Daily Archives: January 19, 2021

“The Tom and Jeff Show”

Best: Gov. Scott, great lighting, busy but effective background. Worst: Pretty much everybody else.Extra demerits for “Redshift” Cummings and “Tiny” Hooper.

Vermont’s Emergency Board, an obscure but highly influential entity, held its twice-yearly meeting Tuesday afternoon to receive an updated revenue forecast from state economists Tom Kavet and Jeffrey Carr. Or, as the governor dubbed it, “The Tom and Jeff Show.” (The E-Board includes Gov. Phil Scott and the chairs of the Legislature’s four “money commitees” — House and Senate Appropriations, House Ways & Means, and Senate Finance. All of whom are women, it should be noted.)

Their report is posted as a downloadable file on the Legislative Joint Fiscal Office website. It’s recommended reading; it’s full of economic information beyond the basic tax projections. Video of the E-Board meeting available here.

Considering the pandemic and all, the news is astonishingly good. The new outlook for FY2021 predicts a very slight dropoff in total revenue, about $20M in all. That’s peanuts compared to earlier dire predictions. For FY2022, which begins in July, the new forecast predicts $77M in additional revenue. Carr and Kavet also predict a big increase in revenues for FY2023.

(Now, if you’re concerned about the federal deficit, it’s not all good news. Since 2018, deficit spending has gone from 105 percent of GDP to 135 percent. Covid relief is one driver of the increase; the other is the Trump tax cuts of 2017.)

How can this be? One simple explanation: A tsunami of federal recovery funds. And with Democratic control of the presidency and Congress, Carr and Kavet expect at least one more big infusion. (President-elect Biden has proposed a $1.9 trillion relief package.) So far, federal relief funds to Vermont account for a stunning 20 percent of the state’s gross domestic product.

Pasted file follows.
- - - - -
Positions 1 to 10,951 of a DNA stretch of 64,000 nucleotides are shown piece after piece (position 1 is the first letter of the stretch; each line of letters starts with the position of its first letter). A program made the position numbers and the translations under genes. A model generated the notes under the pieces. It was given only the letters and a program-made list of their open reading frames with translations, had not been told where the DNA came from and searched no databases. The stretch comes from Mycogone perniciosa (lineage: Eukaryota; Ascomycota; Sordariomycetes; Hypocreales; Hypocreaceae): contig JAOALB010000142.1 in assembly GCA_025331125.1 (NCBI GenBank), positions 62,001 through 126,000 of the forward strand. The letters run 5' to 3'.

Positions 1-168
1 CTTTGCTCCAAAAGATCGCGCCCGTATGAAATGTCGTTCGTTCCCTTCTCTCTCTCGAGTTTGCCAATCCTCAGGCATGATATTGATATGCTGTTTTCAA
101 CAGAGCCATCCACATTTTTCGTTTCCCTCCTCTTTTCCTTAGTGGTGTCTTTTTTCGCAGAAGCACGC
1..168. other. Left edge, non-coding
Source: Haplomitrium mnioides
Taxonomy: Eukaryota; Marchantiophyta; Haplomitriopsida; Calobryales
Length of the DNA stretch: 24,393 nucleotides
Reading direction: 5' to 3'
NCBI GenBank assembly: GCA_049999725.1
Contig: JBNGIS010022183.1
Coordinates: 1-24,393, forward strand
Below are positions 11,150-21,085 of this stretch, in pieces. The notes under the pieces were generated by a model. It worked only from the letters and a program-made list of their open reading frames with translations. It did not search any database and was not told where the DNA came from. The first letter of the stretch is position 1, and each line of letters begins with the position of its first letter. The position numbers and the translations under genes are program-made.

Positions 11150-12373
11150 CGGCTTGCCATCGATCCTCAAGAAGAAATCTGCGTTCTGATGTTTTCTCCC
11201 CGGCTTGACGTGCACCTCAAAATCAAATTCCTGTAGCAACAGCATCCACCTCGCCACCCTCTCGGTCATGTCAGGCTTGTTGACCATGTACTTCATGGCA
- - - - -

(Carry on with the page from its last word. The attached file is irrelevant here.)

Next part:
“Without the federal money, I’d be declaring a five-alarm fire on Vermont’s economy,” said Carr. “We’re all Keynesians now. If we throw enough money at a problem, we can mitigate the damage in the aggregate.”

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The Statehouse Will Never Be the Same Again

Sad Boi.

Don’t know if it was the heavy security or the heavy snow that deterred the diehard Trumpers on Sunday, but the expected rally didn’t materialize. Now we have to worry about Inauguration Day, when the police will once again be out in force outside and inside the Statehouse.

That won’t be the end of it, of course. Whether the “Stop the Steal” crowd shows up on Wednesday or not, there’s still a lot of folks who think the election was rigged, and they’re angry about it. Most will be peaceful, but it only takes one. There will be an ongoing threat, which means heightened security around government buildings.

That means the Statehouse, as we knew and loved it, is a thing of the past. We’ve long been proud of the openness of The People’s House; the ability of anyone to just walk into the building or into a committee hearing or hobnob with legislators in the cafeteria, the governor and lieutenant governor holding open coffee hours for all comers. It’s just charming to be able to walk the halls and stumble across lawmakers and officeholders and public officials of every rank, and have casual conversations with them all.

It’s a certainty that there will be painful discussions about Statehouse security before lawmakers adjourn for the year. Out of an abundance of caution, new measures will be taken.

Ready for metal detectors at the entrances? A substantially augmented Capitol Police force, probably with body armor and guns? State troopers on hand during legislative work days? A tactical team on site? A lot more locked doors? Security checkpoints outside the House and Senate chambers? Limited or no access to all the hearing rooms unless you’re on the witness list? I mean, those committee meetings get really crowded and each room has only a single exit. Imagine being trapped in there with an armed wingnut.

Wait, I’m not finished. And I haven’t even gotten to the pandemic yet.

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